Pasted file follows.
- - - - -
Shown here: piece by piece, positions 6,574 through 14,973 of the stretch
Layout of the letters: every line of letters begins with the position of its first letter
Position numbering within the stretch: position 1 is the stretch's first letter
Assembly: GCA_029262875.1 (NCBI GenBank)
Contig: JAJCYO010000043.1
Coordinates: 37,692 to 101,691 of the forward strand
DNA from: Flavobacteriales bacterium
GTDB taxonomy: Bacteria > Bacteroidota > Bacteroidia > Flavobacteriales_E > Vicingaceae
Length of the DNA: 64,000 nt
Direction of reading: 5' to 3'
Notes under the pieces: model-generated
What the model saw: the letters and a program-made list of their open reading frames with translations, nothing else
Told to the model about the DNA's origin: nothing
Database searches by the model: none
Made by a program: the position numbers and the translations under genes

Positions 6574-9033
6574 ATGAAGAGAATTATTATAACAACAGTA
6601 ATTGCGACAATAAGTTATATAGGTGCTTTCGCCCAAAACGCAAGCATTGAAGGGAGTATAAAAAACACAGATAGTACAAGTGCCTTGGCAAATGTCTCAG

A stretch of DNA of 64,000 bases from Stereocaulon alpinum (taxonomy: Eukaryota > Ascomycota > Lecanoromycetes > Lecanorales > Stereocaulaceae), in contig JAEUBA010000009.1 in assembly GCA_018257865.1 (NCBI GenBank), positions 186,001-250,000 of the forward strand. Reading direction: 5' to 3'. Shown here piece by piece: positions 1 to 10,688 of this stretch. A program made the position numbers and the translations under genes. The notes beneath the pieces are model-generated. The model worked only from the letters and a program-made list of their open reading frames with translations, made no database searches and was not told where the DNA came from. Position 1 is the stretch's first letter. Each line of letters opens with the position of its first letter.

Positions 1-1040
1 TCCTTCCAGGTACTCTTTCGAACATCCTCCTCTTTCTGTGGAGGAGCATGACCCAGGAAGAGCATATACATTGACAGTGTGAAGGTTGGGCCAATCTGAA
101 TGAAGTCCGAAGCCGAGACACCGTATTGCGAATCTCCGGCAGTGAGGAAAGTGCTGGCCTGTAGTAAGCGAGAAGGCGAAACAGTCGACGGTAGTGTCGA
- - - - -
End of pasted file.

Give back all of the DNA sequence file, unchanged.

Shown here: piece by piece, positions 6,574 through 14,973 of the stretch
Layout of the letters: every line of letters begins with the position of its first letter
Position numbering within the stretch: position 1 is the stretch's first letter
Assembly: GCA_029262875.1 (NCBI GenBank)
Contig: JAJCYO010000043.1
Coordinates: 37,692 to 101,691 of the forward strand
DNA from: Flavobacteriales bacterium
GTDB taxonomy: Bacteria > Bacteroidota > Bacteroidia > Flavobacteriales_E > Vicingaceae
Length of the DNA: 64,000 nt
Direction of reading: 5' to 3'
Notes under the pieces: model-generated
What the model saw: the letters and a program-made list of their open reading frames with translations, nothing else
Told to the model about the DNA's origin: nothing
Database searches by the model: none
Made by a program: the position numbers and the translations under genes

Positions 6574-9033
6574 ATGAAGAGAATTATTATAACAACAGTA
6601 ATTGCGACAATAAGTTATATAGGTGCTTTCGCCCAAAACGCAAGCATTGAAGGGAGTATAAAAAACACAGATAGTACAAGTGCCTTGGCAAATGTCTCAG

A stretch of DNA of 64,000 bases from Stereocaulon alpinum (taxonomy: Eukaryota > Ascomycota > Lecanoromycetes > Lecanorales > Stereocaulaceae), in contig JAEUBA010000009.1 in assembly GCA_018257865.1 (NCBI GenBank), positions 186,001-250,000 of the forward strand. Reading direction: 5' to 3'. Shown here piece by piece: positions 1 to 10,688 of this stretch. A program made the position numbers and the translations under genes. The notes beneath the pieces are model-generated. The model worked only from the letters and a program-made list of their open reading frames with translations, made no database searches and was not told where the DNA came from. Position 1 is the stretch's first letter. Each line of letters opens with the position of its first letter.

Positions 1-1040
1 TCCTTCCAGGTACTCTTTCGAACATCCTCCTCTTTCTGTGGAGGAGCATGACCCAGGAAGAGCATATACATTGACAGTGTGAAGGTTGGGCCAATCTGAA
101 TGAAGTCCGAAGCCGAGACACCGTATTGCGAATCTCCGGCAGTGAGGAAAGTGCTGGCCTGTAGTAAGCGAGAAGGCGAAACAGTCGACGGTAGTGTCGA